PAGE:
Fran Tufro

Decentraland Adventures: Part 3 - Roadblocks

🗓 2022-10-248m.

This is a non-stripped down version of this month's update, because the update fields were limiting my verbosity.


This is not a happy update, I must say, but, in my opinion, is pretty hopeful.

As mentioned in the previous update, we've been trying to make a scene runtime for the current Decentraland scenes in Rust using Deno. This has proven to be very difficult for a bunch of reasons. As to not bore most of you with technical details, I'll leave the explanation for the blockers section, you can read it if you're technically savvy and interested in this topic. The conclusion is: this is not the right time to implement a scene runtime, and it will take us much more time (~10 times more) to do it now than doing it in the future. This means we won’t be implementing the 2d rendering of 3d scenes, but focusing on better support for 2d scenes.

After venting some frustrations with @maraozwe decided to change directions a bit based on the actual goal we have, which is: “let's see how far we can get creating a new client for Decentraland that does not use the existing implementation”.


Besides the failed experiments with rendering the 3d scenes in 2d, we had some pretty amazing wins this month.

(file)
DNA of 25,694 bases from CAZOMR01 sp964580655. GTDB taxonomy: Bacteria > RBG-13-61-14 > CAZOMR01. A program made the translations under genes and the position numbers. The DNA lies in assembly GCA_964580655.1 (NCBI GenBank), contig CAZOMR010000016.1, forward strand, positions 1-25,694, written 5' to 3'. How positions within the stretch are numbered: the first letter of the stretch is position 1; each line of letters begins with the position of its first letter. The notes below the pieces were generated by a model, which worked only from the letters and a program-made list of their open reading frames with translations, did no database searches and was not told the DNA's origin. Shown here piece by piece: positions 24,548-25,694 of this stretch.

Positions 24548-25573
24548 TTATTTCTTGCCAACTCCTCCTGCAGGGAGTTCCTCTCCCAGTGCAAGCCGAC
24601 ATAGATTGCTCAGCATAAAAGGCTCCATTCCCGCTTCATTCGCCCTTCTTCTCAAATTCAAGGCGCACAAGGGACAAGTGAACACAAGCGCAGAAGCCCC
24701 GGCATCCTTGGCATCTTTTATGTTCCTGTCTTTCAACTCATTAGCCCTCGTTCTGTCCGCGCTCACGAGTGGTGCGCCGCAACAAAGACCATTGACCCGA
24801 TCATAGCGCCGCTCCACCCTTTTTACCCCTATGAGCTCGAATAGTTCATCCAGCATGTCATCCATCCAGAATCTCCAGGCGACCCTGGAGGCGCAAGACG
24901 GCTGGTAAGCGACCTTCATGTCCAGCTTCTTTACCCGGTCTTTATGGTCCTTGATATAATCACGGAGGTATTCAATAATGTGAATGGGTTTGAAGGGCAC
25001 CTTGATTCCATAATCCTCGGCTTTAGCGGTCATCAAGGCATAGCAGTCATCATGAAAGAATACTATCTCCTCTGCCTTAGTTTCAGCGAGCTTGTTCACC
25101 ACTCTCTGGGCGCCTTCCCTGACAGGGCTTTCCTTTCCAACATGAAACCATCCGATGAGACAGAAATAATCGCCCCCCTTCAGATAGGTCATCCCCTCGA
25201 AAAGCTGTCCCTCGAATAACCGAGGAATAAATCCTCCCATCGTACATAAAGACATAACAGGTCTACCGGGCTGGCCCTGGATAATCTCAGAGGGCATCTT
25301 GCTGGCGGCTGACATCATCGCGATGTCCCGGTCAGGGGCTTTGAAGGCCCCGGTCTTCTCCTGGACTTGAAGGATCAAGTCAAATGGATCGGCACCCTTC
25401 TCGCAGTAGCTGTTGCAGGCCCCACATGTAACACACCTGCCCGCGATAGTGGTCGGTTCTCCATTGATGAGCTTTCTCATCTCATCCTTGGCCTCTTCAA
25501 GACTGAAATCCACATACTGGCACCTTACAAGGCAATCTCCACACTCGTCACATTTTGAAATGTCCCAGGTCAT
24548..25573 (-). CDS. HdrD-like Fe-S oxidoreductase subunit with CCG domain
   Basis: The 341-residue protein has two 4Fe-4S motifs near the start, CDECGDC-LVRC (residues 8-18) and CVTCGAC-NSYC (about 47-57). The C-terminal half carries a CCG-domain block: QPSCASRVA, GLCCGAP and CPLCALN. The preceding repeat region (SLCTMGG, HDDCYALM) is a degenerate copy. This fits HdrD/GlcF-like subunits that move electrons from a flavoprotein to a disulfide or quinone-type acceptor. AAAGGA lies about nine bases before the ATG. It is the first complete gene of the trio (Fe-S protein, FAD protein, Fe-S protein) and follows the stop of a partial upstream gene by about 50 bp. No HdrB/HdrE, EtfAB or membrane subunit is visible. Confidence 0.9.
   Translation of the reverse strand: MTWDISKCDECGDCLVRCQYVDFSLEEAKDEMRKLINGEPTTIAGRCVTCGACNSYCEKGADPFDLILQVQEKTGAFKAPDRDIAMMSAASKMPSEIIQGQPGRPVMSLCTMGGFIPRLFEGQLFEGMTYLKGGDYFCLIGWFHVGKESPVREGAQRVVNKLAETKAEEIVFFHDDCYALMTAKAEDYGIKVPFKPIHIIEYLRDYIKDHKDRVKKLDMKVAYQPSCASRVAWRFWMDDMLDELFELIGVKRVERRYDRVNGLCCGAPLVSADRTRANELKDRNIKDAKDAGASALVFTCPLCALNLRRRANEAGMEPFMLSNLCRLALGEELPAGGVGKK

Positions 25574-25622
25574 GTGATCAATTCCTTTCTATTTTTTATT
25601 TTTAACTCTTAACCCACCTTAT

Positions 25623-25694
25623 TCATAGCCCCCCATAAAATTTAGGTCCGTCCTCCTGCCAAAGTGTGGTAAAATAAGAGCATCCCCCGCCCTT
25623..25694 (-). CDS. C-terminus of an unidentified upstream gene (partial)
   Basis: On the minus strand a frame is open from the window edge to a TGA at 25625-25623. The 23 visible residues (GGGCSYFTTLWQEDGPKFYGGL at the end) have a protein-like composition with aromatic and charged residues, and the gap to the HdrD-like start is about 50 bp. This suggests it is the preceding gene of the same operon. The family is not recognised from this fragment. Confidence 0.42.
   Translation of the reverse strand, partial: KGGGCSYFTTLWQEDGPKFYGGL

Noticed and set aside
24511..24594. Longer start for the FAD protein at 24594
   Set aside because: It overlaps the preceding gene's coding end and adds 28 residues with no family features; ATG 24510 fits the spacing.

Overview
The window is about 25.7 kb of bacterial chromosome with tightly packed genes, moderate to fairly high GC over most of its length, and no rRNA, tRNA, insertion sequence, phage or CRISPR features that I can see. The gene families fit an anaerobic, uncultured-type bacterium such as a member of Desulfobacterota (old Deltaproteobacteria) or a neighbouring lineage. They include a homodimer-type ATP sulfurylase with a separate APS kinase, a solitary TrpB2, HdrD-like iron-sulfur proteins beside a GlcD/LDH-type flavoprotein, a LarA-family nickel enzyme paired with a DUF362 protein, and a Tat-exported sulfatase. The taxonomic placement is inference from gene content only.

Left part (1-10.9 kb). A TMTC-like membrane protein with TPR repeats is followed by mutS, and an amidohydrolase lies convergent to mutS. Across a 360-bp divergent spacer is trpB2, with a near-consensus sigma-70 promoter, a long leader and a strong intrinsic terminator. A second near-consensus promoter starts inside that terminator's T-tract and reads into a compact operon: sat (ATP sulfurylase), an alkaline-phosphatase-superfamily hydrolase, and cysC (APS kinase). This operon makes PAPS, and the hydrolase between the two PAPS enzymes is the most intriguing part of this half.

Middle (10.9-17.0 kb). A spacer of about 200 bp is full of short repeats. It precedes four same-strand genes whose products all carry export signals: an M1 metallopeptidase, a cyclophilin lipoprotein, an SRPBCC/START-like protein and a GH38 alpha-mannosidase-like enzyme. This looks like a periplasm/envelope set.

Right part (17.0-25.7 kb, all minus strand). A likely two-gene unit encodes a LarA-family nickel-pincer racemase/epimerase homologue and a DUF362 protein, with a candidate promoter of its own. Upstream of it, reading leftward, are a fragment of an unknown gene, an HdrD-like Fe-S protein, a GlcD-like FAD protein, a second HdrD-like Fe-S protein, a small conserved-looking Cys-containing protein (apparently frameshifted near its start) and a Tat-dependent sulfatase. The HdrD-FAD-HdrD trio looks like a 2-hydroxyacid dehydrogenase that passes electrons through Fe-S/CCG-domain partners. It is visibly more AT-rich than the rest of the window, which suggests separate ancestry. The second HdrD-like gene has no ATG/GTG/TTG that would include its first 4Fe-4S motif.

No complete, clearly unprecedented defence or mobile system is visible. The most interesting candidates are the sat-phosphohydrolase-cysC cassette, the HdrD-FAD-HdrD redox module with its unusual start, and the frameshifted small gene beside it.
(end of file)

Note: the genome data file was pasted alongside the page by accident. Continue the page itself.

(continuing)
Our prototype client is now communicating with Catalyst in an asynchronous way, able to download scenes as we walk through Decentraland 2D (although there is no 2D content deployed yet! but we'll get there).

We started working on the tools needed to compile a scene defined as a JSON into a binary format that is both smaller and faster to load. We decided to go with MessagePack for the serialization, since it's available in a lot of different languages, so people can create tools in whatever language they want and can serialize to a valid scene object.


As mentioned in the introduction, we had a major block with the scene runtime. There are three main reasons as to why we decided to stop making progress on that and move in a different direction:

  1. Lack of documentation